Now for the sake of argument, it may be true that God will save everyone, but that is not the point of these passages. It seems to me that if one wishes to conclude that God will save all without exception, this is a deductive conclusion because no biblical passage teaches this explicitly. One needs to theologize to this conclusion. This is not a criticism, we do this on plenty of important issues (e.g. Trinity), but it is not specifically stated in Scripture. Thus, an argument like Rob’s doesn’t hold up to scrutiny because his evidence doesn’t actually support the claim. This by the way, goes for the NT evidence as well. Did Jesus and Peter and Paul and James and John believe that every person that ever lived would be saved in the end? Does Jesus’ statement in Matt 19:28 and Peter’s in Acts 3 and Paul’s in Col 1 mean that every person who ever lived will be saved? Again this theological claim may be right, but not based on the evidence given.

God doesn’t get what he wants in salvation from a biblical perspective, only if you define what he wants wrongly. God’s aims are universal, yes cosmic. God’s intentions are inclusive; yes they will reach every nation. And yes, God attains his universal aims and his inclusive intentions.

In order to answer the apparent issue of between God’s universal salvation purposes and the traditional doctrine of hell, Rob lists five options for understanding how to reconcile this contradiction. The options range from the traditional evangelical view, to extreme universalism. Rob maintains that all five of these are comfortably within “orthodoxy”: “Serious, orthodox followers of Jesus have answered these questions in a number of different ways”? (109) This conclusion is of course questionable as I've stated elsewhere since it includes the word "orthodox", although it is true that "serious followers of Jesus" have believed these things and one's view on this question does not make or break one's Christian identity.

Any reader will be able to discern that it’s the fifth option (universalism) that Rob likes best and is most convinced by, although others seem to at least be amicable to him. You even think that the fifth option is what he opts for. But before you can feel that you have got him pegged, he pulls back from that fifth choice in the subsequent paragraphs (pgs 113-17). Rob does not appear to be a universalist because for him human freedom trumps even God’s unrelenting love. But as it turns out, this circumstance is not contrary to what God wants because God wants to love. God’s love has consequences. Love wins, but it doesn’t mean that hell will ultimately be evacuated. Rob may hope for this and surely does, but he’s apparently a realist. Rob says, “Love demands freedom. It always has, and it always will. We are free to resist, reject, and rebel against God’s ways for us. We can have all the hell we want" (113).

In the final analysis according to Rob the question of the chapter “Does God get what he wants?” while a good, interesting and important one, is fraught with speculation about the future. It is no doubt true that God gets what he wants; the precise manner of it is concealed. However, there is a question that he thinks is much easier to answer and no less important. The question: “Do we get what we want?” To that question the answer is absolutely yes. Yes we get what we want, because “God is that loving” (117). So as C.S. Lewis said, there are two kinds of people in the world, those who say ‘Thy will be done’ and those who say, ‘My will be done’.

There is a vague sense of justice in the chapter’s conception of restoration, but it is the weakest part of the chapter and Rob’s whole proposal in my view. Rob writes
This is important, because in speaking of the expansive, extraordinary, infinite love of God there is always the danger of neglecting the very real consequences of God’s love, namely God’s desire and intention to see things become everything they were always intended to be. For this to unfold, God must say about a number of acts and to those who would continue to do them, “Not here you won’t” (113).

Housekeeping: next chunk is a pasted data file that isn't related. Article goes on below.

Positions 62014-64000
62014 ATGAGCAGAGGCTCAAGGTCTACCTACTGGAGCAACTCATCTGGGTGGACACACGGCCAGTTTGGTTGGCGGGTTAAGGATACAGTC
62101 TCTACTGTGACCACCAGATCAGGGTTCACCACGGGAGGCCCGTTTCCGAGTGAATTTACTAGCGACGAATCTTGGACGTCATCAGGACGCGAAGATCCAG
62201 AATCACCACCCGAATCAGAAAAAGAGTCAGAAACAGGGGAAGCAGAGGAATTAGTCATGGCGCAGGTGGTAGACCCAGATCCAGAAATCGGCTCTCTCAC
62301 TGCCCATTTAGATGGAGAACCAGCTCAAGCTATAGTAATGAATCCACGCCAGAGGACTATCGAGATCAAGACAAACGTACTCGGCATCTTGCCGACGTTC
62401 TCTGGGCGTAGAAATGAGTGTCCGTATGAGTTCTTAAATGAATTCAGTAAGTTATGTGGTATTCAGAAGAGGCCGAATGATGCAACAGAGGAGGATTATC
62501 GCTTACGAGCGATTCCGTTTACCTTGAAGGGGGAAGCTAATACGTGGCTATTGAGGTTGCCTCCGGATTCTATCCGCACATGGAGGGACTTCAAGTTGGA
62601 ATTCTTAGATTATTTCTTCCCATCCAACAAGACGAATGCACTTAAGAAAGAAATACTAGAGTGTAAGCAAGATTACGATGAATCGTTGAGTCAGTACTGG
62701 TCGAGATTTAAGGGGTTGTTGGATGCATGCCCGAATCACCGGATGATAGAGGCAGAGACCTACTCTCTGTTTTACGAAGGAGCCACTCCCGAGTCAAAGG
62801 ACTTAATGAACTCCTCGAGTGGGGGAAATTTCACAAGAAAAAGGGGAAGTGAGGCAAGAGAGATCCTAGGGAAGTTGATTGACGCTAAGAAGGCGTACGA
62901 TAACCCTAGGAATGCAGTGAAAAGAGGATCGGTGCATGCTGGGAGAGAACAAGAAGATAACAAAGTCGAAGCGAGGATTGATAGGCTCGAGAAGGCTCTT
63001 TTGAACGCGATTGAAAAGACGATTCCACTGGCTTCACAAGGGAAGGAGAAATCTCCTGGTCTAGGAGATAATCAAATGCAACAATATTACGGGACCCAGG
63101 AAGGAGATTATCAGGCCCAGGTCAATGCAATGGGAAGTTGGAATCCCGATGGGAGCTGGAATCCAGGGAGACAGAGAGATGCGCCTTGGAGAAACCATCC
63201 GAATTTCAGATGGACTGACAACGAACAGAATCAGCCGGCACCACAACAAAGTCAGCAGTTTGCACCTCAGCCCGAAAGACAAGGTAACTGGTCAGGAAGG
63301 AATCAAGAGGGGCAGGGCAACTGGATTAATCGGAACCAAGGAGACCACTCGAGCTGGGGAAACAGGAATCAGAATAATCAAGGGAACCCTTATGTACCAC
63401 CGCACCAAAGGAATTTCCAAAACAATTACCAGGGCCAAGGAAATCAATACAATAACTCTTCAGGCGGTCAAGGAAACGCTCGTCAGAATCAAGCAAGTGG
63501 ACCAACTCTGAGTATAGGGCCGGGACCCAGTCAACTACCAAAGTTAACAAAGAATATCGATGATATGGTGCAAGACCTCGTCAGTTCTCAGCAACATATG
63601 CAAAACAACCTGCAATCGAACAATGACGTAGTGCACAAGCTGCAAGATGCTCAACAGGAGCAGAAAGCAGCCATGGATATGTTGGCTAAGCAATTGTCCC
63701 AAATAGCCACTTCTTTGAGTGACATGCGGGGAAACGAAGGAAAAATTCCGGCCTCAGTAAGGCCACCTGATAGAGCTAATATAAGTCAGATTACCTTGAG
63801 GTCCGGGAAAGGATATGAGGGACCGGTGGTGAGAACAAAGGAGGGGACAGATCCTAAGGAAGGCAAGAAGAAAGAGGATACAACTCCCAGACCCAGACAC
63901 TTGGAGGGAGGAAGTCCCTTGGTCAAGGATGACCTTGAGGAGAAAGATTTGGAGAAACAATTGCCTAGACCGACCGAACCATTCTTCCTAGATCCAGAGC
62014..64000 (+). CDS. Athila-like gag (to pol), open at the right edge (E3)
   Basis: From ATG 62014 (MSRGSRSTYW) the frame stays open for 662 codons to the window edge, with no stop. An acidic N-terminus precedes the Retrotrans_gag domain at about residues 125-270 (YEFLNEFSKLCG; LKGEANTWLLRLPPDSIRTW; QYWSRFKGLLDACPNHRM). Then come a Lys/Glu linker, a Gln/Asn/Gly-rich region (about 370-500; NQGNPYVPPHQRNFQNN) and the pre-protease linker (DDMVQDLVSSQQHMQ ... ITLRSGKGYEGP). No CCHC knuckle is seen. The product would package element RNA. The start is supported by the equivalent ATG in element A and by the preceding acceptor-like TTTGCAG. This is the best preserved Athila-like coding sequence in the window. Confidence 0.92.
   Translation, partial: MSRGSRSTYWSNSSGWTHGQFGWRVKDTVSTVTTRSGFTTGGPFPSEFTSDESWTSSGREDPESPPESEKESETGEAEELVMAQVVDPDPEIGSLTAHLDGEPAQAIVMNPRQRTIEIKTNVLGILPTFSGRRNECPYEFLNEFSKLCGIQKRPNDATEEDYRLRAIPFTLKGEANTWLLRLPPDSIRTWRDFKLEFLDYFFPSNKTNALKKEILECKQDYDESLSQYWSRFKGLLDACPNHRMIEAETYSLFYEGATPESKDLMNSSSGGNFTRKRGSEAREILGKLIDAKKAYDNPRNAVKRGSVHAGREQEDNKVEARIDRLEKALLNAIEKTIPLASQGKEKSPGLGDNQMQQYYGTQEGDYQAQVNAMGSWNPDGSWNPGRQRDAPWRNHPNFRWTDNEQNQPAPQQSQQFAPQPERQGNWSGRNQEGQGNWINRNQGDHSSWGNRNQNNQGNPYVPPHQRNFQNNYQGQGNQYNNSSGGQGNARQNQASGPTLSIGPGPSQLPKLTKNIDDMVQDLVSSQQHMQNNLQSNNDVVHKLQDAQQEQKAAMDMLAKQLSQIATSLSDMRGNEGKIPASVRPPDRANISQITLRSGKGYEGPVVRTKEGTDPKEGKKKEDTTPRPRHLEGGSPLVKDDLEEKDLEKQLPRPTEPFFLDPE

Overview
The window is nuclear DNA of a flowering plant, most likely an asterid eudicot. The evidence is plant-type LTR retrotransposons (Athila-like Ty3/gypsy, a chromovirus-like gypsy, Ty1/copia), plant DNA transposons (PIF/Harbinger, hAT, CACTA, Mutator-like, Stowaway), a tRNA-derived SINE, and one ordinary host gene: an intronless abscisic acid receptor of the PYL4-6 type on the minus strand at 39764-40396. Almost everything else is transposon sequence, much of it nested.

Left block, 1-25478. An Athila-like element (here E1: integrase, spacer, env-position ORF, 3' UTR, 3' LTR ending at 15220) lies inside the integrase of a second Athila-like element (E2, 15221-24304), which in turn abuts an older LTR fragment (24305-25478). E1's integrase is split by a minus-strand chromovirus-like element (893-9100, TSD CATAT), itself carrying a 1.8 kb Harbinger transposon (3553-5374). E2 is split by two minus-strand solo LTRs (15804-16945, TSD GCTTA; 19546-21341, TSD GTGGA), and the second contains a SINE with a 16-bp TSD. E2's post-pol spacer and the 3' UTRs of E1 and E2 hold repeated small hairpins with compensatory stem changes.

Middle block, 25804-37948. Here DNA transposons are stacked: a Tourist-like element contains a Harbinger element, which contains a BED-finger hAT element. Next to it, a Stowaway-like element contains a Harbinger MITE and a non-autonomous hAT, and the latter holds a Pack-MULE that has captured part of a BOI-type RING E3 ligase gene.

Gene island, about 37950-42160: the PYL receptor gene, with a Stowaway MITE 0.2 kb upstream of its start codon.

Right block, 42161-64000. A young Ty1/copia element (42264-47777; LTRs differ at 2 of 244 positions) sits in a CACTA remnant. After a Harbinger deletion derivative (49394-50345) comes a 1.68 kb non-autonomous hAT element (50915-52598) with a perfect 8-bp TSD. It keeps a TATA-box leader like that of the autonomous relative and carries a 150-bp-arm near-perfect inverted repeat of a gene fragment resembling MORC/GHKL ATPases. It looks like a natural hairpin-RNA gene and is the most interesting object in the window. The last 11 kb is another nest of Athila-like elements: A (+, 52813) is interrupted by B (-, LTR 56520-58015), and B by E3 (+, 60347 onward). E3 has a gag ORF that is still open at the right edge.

Still this chapter surfaces what I think to be the most significant and thorny question with which traditional evangelicals must deal: the question of the justness of infinite punishment for finite sin. And this is not simply an issue Rob Bell has raised. The idea that the sin we commit in our finite bodies deserves an infinite amount of punishment seems absurd on any definition to a growing number of people. We can pretend that it makes “perfect sense”, as someone has recently remarked [Tim Keller: “I seems perfectly reasonable for an infinite God to punish infinitely” – round table discussion at Gospel Coalition].

But simply saying it’s “perfectly logical” does not actually deal with the question. To growing number of people it's just not. While it in fact may be reasonable, the biblical argument needs to be made today in a way that is freshly compelling and grounded in Scripture. I don’t completely know where I am on this and I haven’t thought enough about it to offer anything of a thoughtful cohesive view. I think there are fundamental parameters, however, within which one must work. In spite of arguments to the contrary, biblically the afterlife of the unrighteous is:

(1) eternal—final and unalterable,
(2) conscious—there is a person, mind and body, and
(3) retributive—there’s no reformation

The actual working out of these is where things are fuzzy for me. In addition, the extent of the actual punishment in this eternal, conscious and retributive state is also something I continue to mull over.

Recently, Scot McKnight in his book One.Life: Jesus Calls, We Followhas given us a proposal to consider. First Scot rejects the idea of infinite punishment for finite sin, although he maintains, I think, the three fundamentals above. This leads him to the second part of the proposal. I’ll let him speak for himself:
So where are we? I have thought long and hard about hell and have come to a view that modifies the second above: hell is a person’s awareness of being utterly absent, which is what “death after death” means, but yet in the presence of God, like C. S. Lewis’ wraiths yearning to be observed and present but deeply aware that they have declined both options. I am unconvinced that annihilation fully answers all that Jesus says, but I also believe that the second view doesn’t contain enough mercy and grace (165).